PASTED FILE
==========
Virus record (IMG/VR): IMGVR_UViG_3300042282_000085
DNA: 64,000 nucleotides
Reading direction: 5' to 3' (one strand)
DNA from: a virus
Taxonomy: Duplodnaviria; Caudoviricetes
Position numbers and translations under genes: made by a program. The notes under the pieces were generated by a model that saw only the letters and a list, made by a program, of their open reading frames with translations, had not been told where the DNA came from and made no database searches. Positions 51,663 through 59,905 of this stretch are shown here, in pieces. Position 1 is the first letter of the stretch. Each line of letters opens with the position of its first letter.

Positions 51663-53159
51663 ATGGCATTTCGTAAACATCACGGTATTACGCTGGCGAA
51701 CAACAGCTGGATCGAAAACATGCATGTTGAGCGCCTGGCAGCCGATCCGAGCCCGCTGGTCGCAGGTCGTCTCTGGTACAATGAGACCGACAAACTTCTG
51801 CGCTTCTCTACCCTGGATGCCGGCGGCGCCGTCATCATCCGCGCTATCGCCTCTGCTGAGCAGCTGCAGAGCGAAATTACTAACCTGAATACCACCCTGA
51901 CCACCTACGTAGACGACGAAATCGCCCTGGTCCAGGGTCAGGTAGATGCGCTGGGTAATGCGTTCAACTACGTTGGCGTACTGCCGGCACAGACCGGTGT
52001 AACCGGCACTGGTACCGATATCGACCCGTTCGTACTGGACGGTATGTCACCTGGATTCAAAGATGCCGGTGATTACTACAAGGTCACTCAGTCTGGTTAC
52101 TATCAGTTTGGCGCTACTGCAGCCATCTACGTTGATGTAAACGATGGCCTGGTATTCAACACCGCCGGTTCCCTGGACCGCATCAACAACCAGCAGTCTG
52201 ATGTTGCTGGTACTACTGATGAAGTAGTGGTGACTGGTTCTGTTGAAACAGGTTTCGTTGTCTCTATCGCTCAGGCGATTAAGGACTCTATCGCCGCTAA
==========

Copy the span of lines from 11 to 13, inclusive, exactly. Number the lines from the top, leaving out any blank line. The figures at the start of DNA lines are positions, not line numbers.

51901 CCACCTACGTAGACGACGAAATCGCCCTGGTCCAGGGTCAGGTAGATGCGCTGGGTAATGCGTTCAACTACGTTGGCGTACTGCCGGCACAGACCGGTGT
52001 AACCGGCACTGGTACCGATATCGACCCGTTCGTACTGGACGGTATGTCACCTGGATTCAAAGATGCCGGTGATTACTACAAGGTCACTCAGTCTGGTTAC
52101 TATCAGTTTGGCGCTACTGCAGCCATCTACGTTGATGTAAACGATGGCCTGGTATTCAACACCGCCGGTTCCCTGGACCGCATCAACAACCAGCAGTCTG